the end on mute. Sorry about that. No, for sure. I think the way we kind of looked at Bold and when we built out the checkout experience suite is we wanted to take a almost a open SAS approach to, to the to how this works. And a part of it was we got into the checkout experience game, because we were helping solve a lot of just issues that you're seeing on SAS platforms, checkout being too locked down, not being able to go do specific integrations with technologies, not be able to tie into you know, a certain CMS or there's a ton of use cases there. So for us, when we think about our approach to it is we want to be able to create any type of experience that you can imagine. But we don't want to do, we don't want to make this to a point to where you have to build everything from the ground up. So we want to give you a head start where we have already pre integrations built in, we already have open API. So if you want to create your own integrations, it's still not a lot of a lift, in order for you to have to go do that, then be able to go and really create your almost your own stack on top of bowls, right that's going to be you know, really what you want your checkout to, to become. And doing this by having this go and create different experiences across any single channel. And I think that's kind of where our big differentiator is that we want to be able to create any type of experience, but then tackle subscriptions, tackled pricing, making sure that everything is seamless, different types of flows, and then also been helping kind of orchestrate, you know, your technology stack. So like, we have one customer right now that uses a miracle, right for a marketplace, you know, within our checkout. And they have they take a very similar approach to that. We have another customer who does a franchise model. So when you talked about this multiple site type approach, we have one customer who has 27 franchises, and each of those franchises has a different payment gateway, which is very fun. So you couldn't create just one streamline Checkout, right? That would just go into say, like, hey, one payment gateway, and then you can, you know, track where the inventory everything's coming through, we actually had to create a logic in there that basically say, let's go connected which franchise it is. And based upon that franchisor using this payment gateway, so when when they went to check out, we automatically make that switch, and they kicked it back to the right DRP that they need to be logged into with all the right information. So you have you know, these different types of approaches. There's also the Katherine hit on it before, which is unifying fulfillment as well, right. So we've talked to some brands that have five or six different, you know, sites, but maybe they're either pulling from the same fulfillment or different ones. Again, we can unify one checkout and making sure that the back end part of it is all talking to the right system. So then inventory is updated, things are being logged. But from a customer's perspective, they have no idea that's even happening. It's just creating one experience. So for them, it's ease of use, that goes to the marketplace thing. You know, into, I always give shout outs to brands that I like that are just, you know, on DTC ones. But I bought a new table at a company called Carpenter James calm. And they're a US based company out of Arkansas, like 30 or 40, people making like tables, woodworking and things like that, go check it out, they're really awesome. They did a marketplace approach. And I didn't realize it did that I was going through bought a table went through them, and I bought some chairs for my table. And that was actually another buyer, or I'm sorry, another provider who had those chairs. And you didn't even realize that that even happened, I was just assuming I was buying it all from them. And I was just looking at, oh, this chair is really cool when I make that that purchase. And then when you actually went post purchase, they manage that entire relationship. So now I have a customer service rep from you know, this, the business I bought from even though as a part of their marketplace, they're only in that entire relationship, making sure things are delivered on time. So, you know, a lot of cool, cool things that can do on that.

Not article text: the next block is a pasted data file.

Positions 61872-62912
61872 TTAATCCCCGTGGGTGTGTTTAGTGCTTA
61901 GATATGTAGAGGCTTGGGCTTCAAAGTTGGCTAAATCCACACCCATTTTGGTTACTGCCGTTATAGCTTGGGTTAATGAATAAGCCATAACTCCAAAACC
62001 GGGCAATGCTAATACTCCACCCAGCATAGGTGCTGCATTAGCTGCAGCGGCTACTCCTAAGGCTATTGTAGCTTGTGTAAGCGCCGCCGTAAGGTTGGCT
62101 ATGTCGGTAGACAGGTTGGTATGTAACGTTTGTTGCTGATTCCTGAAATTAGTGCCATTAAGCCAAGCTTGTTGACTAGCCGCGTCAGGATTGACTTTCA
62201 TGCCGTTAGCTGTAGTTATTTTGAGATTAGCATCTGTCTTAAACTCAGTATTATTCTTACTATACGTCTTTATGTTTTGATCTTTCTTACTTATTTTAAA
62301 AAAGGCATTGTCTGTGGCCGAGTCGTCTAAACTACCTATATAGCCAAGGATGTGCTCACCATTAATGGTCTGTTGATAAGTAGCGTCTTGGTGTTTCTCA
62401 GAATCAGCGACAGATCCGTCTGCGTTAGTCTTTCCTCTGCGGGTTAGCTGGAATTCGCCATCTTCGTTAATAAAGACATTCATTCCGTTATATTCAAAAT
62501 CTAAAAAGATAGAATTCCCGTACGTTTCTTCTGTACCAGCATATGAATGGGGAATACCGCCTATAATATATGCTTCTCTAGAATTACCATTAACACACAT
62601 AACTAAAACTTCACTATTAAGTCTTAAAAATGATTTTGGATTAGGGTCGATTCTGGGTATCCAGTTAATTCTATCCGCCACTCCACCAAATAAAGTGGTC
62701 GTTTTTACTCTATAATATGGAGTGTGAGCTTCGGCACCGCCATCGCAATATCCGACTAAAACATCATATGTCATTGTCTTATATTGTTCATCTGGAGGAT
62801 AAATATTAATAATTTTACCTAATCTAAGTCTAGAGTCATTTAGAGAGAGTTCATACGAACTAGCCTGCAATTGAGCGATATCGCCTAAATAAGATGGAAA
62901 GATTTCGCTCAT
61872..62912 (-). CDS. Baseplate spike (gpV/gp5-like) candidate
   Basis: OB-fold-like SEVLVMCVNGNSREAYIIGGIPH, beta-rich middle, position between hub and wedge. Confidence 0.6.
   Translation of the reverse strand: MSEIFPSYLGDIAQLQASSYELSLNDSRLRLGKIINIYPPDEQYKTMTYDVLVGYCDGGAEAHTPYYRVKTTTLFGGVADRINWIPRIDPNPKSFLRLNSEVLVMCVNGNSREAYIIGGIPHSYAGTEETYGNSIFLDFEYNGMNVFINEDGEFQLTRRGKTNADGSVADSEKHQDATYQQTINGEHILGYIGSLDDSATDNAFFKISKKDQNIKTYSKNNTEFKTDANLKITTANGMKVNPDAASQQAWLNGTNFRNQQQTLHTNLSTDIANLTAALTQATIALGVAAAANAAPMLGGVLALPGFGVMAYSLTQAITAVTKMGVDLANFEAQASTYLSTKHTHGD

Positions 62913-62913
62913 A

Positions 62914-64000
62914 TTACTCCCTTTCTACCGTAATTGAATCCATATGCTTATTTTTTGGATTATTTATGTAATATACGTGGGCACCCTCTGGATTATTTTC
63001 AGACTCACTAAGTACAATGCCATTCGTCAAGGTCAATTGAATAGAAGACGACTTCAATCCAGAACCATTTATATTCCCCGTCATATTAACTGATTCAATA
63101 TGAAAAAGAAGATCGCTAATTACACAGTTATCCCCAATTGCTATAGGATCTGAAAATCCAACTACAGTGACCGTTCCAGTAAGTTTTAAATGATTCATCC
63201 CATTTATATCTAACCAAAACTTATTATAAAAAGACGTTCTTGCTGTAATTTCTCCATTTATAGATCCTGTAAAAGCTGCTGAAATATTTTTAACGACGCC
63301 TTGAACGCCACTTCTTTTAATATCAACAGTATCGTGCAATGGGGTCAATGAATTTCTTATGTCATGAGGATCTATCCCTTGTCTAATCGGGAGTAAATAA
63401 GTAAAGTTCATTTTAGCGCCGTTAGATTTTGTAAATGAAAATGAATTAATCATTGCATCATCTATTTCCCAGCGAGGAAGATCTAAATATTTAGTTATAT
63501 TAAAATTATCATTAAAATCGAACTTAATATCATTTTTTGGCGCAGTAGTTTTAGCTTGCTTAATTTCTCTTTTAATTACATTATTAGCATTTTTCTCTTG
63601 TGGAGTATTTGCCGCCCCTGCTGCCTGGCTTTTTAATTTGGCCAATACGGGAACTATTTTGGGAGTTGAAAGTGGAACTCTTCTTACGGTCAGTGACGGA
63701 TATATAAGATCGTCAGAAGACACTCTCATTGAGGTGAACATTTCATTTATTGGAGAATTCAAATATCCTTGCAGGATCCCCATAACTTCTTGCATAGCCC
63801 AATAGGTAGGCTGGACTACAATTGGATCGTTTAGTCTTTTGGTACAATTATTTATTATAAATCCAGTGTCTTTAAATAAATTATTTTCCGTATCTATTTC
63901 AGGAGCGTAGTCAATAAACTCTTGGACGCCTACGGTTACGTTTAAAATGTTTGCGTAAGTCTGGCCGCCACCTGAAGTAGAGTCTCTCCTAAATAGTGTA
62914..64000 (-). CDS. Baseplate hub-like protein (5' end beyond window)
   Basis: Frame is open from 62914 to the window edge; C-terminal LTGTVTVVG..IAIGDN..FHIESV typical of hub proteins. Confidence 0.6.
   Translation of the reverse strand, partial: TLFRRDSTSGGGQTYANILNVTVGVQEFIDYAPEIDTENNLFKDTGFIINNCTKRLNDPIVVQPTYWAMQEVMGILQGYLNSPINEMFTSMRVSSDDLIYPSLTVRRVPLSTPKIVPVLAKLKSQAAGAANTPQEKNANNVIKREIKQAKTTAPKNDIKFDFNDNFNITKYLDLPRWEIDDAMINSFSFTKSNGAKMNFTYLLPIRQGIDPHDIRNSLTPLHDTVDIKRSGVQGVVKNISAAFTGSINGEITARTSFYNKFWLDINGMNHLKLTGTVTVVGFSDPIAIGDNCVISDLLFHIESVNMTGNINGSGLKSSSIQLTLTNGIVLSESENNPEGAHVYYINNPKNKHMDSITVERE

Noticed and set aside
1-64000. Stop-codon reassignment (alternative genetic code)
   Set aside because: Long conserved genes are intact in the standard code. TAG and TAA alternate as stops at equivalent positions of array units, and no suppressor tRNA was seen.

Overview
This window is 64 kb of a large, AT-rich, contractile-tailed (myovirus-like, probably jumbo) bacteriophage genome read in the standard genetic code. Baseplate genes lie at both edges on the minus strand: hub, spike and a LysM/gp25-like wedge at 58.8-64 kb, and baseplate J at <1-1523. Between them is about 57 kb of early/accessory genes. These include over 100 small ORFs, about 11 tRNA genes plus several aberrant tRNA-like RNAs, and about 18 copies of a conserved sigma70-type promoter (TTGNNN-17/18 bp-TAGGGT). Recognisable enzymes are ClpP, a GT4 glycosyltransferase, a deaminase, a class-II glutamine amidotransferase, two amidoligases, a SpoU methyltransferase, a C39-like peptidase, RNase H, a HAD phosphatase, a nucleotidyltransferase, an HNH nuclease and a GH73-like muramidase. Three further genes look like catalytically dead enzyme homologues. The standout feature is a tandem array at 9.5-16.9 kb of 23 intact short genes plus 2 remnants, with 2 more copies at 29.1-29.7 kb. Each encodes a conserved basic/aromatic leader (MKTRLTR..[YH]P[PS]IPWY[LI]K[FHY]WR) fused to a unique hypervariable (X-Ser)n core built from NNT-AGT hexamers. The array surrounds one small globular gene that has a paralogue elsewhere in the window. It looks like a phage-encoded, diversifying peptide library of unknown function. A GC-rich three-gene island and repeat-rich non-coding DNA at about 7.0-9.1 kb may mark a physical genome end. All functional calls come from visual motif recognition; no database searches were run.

Aaron Conant 45:54